8. #8
    Actually it's best if it stays here - this is the section for legal and financial questions and most people actually read all forums.

    Have you found this link? http://forum.alzheimers.org.uk/searc...e=vBForum_Post

    It's the New Posts link at the top of the page and is how many/most people access TP - it shows all new and updated threads since the last time you visited.
    Jennifer

    Volunteer moderator and former long distance carer.

    “A test of a people is how it behaves toward the old. It is easy to love children. Even tyrants and dictators make a point of being fond of children. But the affection and care for the old, the incurable, the helpless are the true gold mines of a culture.”

    Abraham J. Heschel

  9. #9
    I've had another thought - you could download and fill out both sets of forms and get them signed while she still has capacity (the scottish and the english ones) but not actually file them while you're getting guidance.

    I'm not sure why you say you'll need to involve your brother if you go the english route - these forms are available as a packet from the guardianship people.
    Jennifer

    Volunteer moderator and former long distance carer.

    “A test of a people is how it behaves toward the old. It is easy to love children. Even tyrants and dictators make a point of being fond of children. But the affection and care for the old, the incurable, the helpless are the true gold mines of a culture.”

    Abraham J. Heschel

  10. #10
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    Many thanks Jennifer, you've been very helpful.

    I'm really updating in case the information is useful to anyone else
    The "new" email address worked and the public guardian's office were helpful. Basically an English POA is recognised in Scotland, but a Scottish one may not be recognised in England. Since mum's assets are in England I'm going to try to sort out an English one first.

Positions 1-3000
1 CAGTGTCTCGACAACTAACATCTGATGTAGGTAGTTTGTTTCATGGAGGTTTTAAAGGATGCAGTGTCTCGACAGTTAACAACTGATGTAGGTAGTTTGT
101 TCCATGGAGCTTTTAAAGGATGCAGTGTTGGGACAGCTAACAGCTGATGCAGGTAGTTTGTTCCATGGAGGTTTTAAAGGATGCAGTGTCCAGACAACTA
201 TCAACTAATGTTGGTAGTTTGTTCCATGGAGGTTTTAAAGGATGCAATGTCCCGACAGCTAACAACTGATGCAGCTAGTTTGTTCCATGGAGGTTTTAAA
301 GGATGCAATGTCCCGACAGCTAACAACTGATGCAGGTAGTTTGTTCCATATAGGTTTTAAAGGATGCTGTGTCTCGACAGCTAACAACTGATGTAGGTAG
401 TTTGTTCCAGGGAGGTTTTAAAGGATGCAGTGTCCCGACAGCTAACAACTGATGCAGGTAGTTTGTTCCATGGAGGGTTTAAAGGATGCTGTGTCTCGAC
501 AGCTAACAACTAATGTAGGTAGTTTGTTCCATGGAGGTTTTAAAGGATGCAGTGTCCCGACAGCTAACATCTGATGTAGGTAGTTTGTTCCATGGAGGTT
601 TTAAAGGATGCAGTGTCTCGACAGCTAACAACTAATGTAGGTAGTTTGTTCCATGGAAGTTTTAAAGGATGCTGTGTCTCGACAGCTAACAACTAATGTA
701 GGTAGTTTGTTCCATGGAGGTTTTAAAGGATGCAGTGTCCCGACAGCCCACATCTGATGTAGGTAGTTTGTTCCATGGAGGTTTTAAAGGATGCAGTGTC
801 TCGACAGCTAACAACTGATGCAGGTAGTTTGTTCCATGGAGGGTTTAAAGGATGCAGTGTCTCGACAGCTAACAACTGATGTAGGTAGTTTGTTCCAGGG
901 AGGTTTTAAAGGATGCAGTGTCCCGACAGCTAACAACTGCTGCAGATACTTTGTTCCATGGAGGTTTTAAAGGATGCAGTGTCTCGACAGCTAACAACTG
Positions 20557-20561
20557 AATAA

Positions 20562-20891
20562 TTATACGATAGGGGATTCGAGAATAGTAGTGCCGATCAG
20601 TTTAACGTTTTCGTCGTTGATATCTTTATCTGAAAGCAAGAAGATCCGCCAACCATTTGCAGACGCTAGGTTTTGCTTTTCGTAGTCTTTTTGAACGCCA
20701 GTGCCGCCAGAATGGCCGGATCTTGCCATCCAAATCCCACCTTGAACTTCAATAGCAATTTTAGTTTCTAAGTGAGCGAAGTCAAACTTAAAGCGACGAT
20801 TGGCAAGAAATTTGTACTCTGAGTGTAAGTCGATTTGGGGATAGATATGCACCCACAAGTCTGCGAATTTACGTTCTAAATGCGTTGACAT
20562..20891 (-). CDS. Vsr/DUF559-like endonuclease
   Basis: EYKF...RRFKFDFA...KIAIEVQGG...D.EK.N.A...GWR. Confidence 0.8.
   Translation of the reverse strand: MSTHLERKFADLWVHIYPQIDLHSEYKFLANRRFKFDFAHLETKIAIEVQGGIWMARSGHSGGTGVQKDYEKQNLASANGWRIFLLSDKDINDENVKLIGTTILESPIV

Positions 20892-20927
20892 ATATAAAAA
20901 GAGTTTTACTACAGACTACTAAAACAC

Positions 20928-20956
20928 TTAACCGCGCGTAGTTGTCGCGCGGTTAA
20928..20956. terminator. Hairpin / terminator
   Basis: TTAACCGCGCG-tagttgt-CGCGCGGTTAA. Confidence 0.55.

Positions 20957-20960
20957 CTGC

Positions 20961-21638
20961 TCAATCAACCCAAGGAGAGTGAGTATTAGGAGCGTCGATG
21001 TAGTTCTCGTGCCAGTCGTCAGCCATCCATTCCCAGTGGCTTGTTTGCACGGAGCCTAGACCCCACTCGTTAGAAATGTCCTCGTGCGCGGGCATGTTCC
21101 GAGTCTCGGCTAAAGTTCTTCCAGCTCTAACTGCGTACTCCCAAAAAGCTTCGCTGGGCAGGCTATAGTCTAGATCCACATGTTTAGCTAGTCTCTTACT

I'm looking for a solicitor - hopefully not too far from Glasgow - who can do English law as well to sort the papers out. If anyone knows one please PM me...

    The reason for involving my brother is that he was originally sorting all this out - he lives near my mother's old house. But she's been here since before Christmas and he hasn't done anything yet, so I'll get on with it. I'm trying not to post what I think of him.....

  11. #11
    You know strictly speaking you don't need a solicitor to do the forms? They can be downloaded and a lot of people fill them out themselves. They need care and attention to detail but it's definitely doable.
    Jennifer

    Volunteer moderator and former long distance carer.

    “A test of a people is how it behaves toward the old. It is easy to love children. Even tyrants and dictators make a point of being fond of children. But the affection and care for the old, the incurable, the helpless are the true gold mines of a culture.”

    Abraham J. Heschel

  12. #12
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    That's interesting - the solicitor I spoke to (the one my brother was dealing with )said I'd need a "certificate provider" and that they charge as much for providing a certificate as they would to do all the POA paperwork.

    Maybe I'll have a look at the forms..... I'd be very nervous of messing it up though.

  13. #13
    Well you can have a professional certificate provider (like a solicitor or a doctor) or you can have a non-professional certificate provider (someone who has known her two years and isn't a relative).

    I find what the solicitor said to be disingenuous to be honest: I don't know how much he was planning to charge to draw up the forms but I'm willing to bet that it was more than the £50 - £150 fees that people have paid to consultants and doctors.
    Jennifer

    Volunteer moderator and former long distance carer.

    “A test of a people is how it behaves toward the old. It is easy to love children. Even tyrants and dictators make a point of being fond of children. But the affection and care for the old, the incurable, the helpless are the true gold mines of a culture.”

    Abraham J. Heschel

  14. #14
    Registered User
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    Mar 2012
    Posts
    506
    That's really interesting. The psychiatrist who diagnosed mum's alzheimers said that I should get a POA quickly and he could say that she was compos mentis, so perhaps he was offering to be a certificate provider. Nobody here has known her for 2 years so it would have to be a professional.
    I'll brace myself and have a look at the forms.

    Thank you so much for your help on this Jennifer, it's made a real difference having somebody to "talk" to about it. I feel so responsible for mum's wellbeing.